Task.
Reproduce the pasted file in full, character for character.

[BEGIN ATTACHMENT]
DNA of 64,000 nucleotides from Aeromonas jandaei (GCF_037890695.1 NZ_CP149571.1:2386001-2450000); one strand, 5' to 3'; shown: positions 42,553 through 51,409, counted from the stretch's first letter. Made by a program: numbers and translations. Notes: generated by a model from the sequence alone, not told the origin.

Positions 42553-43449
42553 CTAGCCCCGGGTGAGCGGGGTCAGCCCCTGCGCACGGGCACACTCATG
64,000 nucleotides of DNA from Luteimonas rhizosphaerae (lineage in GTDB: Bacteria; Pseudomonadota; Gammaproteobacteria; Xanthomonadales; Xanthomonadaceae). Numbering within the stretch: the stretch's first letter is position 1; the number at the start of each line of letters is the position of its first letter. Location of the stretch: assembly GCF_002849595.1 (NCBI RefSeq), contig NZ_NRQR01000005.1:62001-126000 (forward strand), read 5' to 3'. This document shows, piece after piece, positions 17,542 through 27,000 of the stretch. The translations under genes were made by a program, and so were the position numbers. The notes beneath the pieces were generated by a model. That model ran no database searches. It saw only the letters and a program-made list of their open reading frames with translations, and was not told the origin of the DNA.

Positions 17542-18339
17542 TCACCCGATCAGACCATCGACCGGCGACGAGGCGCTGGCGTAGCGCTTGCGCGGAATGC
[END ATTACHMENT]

DNA of 64,000 nucleotides from Aeromonas jandaei (GCF_037890695.1 NZ_CP149571.1:2386001-2450000); one strand, 5' to 3'; shown: positions 42,553 through 51,409, counted from the stretch's first letter. Made by a program: numbers and translations. Notes: generated by a model from the sequence alone, not told the origin.

Positions 42553-43449
42553 CTAGCCCCGGGTGAGCGGGGTCAGCCCCTGCGCACGGGCACACTCATG
64,000 nucleotides of DNA from Luteimonas rhizosphaerae (lineage in GTDB: Bacteria; Pseudomonadota; Gammaproteobacteria; Xanthomonadales; Xanthomonadaceae). Numbering within the stretch: the stretch's first letter is position 1; the number at the start of each line of letters is the position of its first letter. Location of the stretch: assembly GCF_002849595.1 (NCBI RefSeq), contig NZ_NRQR01000005.1:62001-126000 (forward strand), read 5' to 3'. This document shows, piece after piece, positions 17,542 through 27,000 of the stretch. The translations under genes were made by a program, and so were the position numbers. The notes beneath the pieces were generated by a model. That model ran no database searches. It saw only the letters and a program-made list of their open reading frames with translations, and was not told the origin of the DNA.

Positions 17542-18339
17542 TCACCCGATCAGACCATCGACCGGCGACGAGGCGCTGGCGTAGCGCTTGCGCGGAATGC